Congratulations to our Fall 2014 Marshall Memorial Fund Grant Recipients:
• Sarah Curran and Alexander Pagan-Mejia were awarded funds to purchase supplies in order to create Thanksgiving baskets for families of the Nativity School of Worcester.
• Naomi-Ann Gaspard and Jessica Rodriguez were awarded funds to coordinate a college visit for the members of Girl’s CHOICE.
• Anthony Criscitiello and Mary Patrice Hamilton were awarded funds to establish a honeybee hive on campus for educational and research purposes.
• Rebecca Sewell was awarded funds to purchase supplies for the Girls, Inc. “College Shower.” The “College Shower” is an event that celebrates the life transition of students beginning college.
• Kristen Paadre and Abbey Wilkman were awarded funds to purchase thank you gifts from the Holy Cross bookstore for eight middle school girls participating in an educational research project at St. Peter Central Catholic School.
• Professor Bridget Franco was awarded funds to support the purchase of supplies and refreshments for her Spanish 305 CBL site visits with the Latino Elders Program and the “Third Day” Program at St. Peter’s Assumption Center.
• Andrea Gendron was awarded funds to purchase supplies for activities with the WPS Transition Program and the WPS Deafblind/Low Vision/Blind Department.
Every fall for the past three years, I have helped high school students write their college essays as my CBL site. When I started working for this program, I had the mindset that most Holy Cross students have while doing community service – I thought that I was going to make a huge impact on all of their lives. I was wrong. I know this sounds cheesy, but the students have taught me so much more about life and what’s important than I can even begin to teach them.
Before working with these students I thought I was a strong person who could overcome any challenge that may get in my way. However, I have never really been in a position yet, especially during my childhood, that I needed to deal with a very difficult situation. In the course of my time at this CBL site, I’ve read about 60 college essays, and every single one of them has proven to me what true strength is.
I have worked with a student who lived in a one-room shack in India with 10 people and no running water. I’ve had the pleasure of meeting two students who came to the U.S. from Iraq during the war. I’ve gotten to know a student who has struggled to tell his family that he is gay. I’ve worked with a student who was homeless for three years. I’ve talked at length with a student who lived in a Refugee camp in Nepal. And those are only a few examples of the amazing people I have worked with over the years at my site. Despite these incredible challenges, all of them are so determined to rise above their difficult situations and make better lives for themselves through education.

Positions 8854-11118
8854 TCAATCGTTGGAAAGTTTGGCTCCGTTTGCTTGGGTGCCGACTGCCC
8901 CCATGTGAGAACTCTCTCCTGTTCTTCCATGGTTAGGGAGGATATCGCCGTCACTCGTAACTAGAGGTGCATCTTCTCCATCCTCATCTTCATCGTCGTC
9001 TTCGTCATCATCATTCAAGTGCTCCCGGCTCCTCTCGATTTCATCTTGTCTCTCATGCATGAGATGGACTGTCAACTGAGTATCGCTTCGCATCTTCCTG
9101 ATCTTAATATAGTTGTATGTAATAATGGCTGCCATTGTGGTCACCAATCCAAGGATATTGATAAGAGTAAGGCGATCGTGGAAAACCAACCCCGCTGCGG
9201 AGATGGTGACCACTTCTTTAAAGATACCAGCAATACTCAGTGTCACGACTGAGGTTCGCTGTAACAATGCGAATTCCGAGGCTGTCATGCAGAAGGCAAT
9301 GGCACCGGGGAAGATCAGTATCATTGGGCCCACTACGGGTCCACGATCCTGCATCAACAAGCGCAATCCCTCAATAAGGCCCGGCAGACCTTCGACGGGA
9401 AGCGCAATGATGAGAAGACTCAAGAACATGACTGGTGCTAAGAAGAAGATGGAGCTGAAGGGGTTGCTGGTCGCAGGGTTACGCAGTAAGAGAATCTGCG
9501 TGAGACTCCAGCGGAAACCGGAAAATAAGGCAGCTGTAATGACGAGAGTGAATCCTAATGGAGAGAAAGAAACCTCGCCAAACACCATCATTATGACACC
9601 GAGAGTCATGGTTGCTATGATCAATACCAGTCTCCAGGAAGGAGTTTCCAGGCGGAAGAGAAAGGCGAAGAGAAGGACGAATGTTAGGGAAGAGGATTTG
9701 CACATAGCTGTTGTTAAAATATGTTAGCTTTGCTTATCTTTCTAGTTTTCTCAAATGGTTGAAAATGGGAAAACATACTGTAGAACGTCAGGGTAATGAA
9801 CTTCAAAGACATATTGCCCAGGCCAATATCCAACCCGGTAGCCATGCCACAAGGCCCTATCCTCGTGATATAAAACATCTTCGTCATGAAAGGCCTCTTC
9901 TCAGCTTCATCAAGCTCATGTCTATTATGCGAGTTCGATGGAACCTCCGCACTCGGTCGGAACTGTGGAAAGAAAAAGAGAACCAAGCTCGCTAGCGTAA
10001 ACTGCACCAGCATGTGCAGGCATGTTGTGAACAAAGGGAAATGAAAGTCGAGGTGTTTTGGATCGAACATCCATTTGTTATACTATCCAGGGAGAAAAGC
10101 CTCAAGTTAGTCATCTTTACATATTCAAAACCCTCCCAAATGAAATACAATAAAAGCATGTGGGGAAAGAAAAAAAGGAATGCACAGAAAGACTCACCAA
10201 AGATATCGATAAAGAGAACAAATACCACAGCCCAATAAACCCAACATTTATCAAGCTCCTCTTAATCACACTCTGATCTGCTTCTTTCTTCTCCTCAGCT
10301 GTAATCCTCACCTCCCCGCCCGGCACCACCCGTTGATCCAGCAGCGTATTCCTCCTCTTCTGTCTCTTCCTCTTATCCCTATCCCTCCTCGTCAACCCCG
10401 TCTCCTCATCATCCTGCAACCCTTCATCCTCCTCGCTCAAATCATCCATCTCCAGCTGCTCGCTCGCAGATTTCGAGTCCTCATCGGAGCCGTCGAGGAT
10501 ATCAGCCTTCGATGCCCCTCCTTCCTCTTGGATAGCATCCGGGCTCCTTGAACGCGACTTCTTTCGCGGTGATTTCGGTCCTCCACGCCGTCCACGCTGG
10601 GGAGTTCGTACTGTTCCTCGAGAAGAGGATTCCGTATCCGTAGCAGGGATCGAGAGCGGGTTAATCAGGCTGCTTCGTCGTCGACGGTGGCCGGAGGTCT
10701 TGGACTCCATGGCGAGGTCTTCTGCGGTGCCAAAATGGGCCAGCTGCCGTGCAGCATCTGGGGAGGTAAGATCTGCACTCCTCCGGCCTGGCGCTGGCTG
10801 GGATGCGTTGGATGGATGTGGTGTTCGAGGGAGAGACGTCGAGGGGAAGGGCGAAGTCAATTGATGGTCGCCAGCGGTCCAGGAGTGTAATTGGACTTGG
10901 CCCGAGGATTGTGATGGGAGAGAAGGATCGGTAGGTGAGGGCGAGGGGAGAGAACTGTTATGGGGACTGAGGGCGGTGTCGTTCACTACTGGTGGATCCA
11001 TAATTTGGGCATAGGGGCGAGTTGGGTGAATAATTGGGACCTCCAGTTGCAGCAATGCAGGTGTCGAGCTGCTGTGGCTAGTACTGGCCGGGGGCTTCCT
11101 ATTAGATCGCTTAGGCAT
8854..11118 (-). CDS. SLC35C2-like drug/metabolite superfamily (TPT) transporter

I have found that the key to CBL is being open to really getting to know the population you are interacting with on a weekly basis. The more that I’ve learned about the students on a personal level, the more I’ve been able to critically look at myself and think about how I want to live my own life.
Kristen Kelley, ’15
Wow! I cannot believe I am typing this blog post as a senior CBL Intern. Where has the time gone? Even as an experienced CBL student, I still feel as though there are always things that I could use a refresher on, or at least an opportunity to examine things in a new light. Do you sometimes feel this way?
For this post, I am going to discuss the topic of mental presence and engagement during CBL site visits. As the semester becomes hectic, it becomes more difficult to really appreciate the time I put into my CBL site, because even when I am physically engaged at the site, my mind can be elsewhere. I think it is safe to say that other CBL students may feel this way as well, especially now that we are fully immersed in papers, exams, and various on-campus activities.
“When is that paper due? What am I even writing that paper about? What time are office hours? Did I remind my roommate that I am not going to be back until late tonight?” The crazy stream of consciousness that is constantly churning in a Holy Cross student’s mind can be hard to suppress or even fully appreciate.
After years of participating in CBL opportunities, I still sometimes struggle to be mentally engaged at all times. So, what is a busy student to do? My recommendation is to practice mindfulness at your CBL site.
What does this mean? It means allowing yourself to focus specifically on each task as it happens, instead of worrying about upcoming tasks, whether they are a product of your site or of your impending work schedule. Focus on the math problem that you are helping a high school student to solve, or the donation collection that you are in the midst of organizing. Once you break down the experience into smaller pieces, you are able to more fully absorb events as they occur and you will ultimately learn how to fully appreciate them.